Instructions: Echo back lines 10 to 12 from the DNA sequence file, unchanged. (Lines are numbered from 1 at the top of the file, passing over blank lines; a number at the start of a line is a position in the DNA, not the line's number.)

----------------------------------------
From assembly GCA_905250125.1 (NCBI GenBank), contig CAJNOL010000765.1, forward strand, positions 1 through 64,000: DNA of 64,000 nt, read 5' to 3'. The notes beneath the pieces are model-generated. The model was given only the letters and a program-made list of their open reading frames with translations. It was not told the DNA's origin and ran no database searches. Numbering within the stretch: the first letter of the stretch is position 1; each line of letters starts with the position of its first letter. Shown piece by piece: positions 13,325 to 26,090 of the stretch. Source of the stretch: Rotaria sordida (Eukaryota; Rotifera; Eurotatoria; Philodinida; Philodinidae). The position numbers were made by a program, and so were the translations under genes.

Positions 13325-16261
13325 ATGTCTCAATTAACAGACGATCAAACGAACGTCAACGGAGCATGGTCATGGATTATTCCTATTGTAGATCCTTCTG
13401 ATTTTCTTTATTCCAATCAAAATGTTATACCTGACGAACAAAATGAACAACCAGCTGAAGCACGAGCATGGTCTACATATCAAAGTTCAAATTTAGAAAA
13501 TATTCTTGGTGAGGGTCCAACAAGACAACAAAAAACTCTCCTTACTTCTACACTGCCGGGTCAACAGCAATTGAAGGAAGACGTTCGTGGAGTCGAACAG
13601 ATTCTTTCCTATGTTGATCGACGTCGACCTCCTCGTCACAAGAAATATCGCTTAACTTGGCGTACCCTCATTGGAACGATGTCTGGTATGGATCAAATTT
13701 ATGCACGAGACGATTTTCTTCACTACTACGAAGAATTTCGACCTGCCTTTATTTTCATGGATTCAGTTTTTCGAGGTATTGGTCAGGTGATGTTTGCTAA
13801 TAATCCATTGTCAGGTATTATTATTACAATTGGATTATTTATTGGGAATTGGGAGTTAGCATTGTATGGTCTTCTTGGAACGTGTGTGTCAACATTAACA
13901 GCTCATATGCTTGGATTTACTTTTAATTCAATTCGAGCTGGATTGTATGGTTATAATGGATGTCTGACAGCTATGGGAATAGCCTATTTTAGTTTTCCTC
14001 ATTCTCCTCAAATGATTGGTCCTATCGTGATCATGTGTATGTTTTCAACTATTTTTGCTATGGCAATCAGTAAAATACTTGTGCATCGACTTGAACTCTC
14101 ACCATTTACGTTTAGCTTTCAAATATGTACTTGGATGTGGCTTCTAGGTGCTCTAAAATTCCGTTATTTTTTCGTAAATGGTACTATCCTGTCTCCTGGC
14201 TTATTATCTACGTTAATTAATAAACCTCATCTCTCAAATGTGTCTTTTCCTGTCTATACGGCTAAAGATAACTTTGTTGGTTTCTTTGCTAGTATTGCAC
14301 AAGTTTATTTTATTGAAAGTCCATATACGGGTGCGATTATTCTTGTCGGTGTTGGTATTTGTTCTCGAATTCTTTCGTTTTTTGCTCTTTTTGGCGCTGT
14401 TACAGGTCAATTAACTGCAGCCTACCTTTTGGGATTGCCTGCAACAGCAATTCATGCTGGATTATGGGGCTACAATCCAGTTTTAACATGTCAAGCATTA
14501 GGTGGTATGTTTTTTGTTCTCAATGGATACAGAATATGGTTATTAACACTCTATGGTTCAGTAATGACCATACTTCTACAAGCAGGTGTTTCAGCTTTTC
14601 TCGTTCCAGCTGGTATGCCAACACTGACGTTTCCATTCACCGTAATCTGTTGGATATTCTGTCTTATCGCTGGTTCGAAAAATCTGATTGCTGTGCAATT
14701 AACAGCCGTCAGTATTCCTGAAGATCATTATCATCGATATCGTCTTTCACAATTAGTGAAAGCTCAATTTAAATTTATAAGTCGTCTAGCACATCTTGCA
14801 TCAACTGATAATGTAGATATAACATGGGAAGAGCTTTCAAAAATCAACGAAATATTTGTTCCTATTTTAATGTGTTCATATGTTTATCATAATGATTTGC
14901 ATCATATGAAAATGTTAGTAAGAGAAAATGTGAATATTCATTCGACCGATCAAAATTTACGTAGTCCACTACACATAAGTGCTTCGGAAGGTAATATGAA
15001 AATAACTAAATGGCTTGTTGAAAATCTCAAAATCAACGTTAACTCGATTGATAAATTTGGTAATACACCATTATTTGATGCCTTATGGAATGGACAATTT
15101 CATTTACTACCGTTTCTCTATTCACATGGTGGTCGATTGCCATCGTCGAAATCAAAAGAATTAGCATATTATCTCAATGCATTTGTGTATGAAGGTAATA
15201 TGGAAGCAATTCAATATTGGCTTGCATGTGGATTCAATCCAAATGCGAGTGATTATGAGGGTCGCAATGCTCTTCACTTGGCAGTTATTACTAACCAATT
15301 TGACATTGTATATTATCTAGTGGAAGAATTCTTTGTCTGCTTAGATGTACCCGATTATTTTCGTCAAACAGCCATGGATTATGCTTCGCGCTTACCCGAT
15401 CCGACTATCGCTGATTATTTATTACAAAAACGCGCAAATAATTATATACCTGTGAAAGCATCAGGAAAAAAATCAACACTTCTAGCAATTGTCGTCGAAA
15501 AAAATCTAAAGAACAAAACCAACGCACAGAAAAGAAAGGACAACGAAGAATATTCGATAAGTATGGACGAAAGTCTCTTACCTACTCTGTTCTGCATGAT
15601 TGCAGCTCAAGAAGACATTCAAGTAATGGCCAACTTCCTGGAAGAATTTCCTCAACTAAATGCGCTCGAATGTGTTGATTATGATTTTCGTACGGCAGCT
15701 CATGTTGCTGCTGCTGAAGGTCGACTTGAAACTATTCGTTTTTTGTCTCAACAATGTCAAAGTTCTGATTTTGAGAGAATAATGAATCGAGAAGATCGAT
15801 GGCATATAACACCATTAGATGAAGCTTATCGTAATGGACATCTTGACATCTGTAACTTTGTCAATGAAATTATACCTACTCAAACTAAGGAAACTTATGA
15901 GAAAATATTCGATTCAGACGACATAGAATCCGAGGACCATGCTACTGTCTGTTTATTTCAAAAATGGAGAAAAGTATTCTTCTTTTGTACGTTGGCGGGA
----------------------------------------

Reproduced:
14001 ATTCTCCTCAAATGATTGGTCCTATCGTGATCATGTGTATGTTTTCAACTATTTTTGCTATGGCAATCAGTAAAATACTTGTGCATCGACTTGAACTCTC
14101 ACCATTTACGTTTAGCTTTCAAATATGTACTTGGATGTGGCTTCTAGGTGCTCTAAAATTCCGTTATTTTTTCGTAAATGGTACTATCCTGTCTCCTGGC
14201 TTATTATCTACGTTAATTAATAAACCTCATCTCTCAAATGTGTCTTTTCCTGTCTATACGGCTAAAGATAACTTTGTTGGTTTCTTTGCTAGTATTGCAC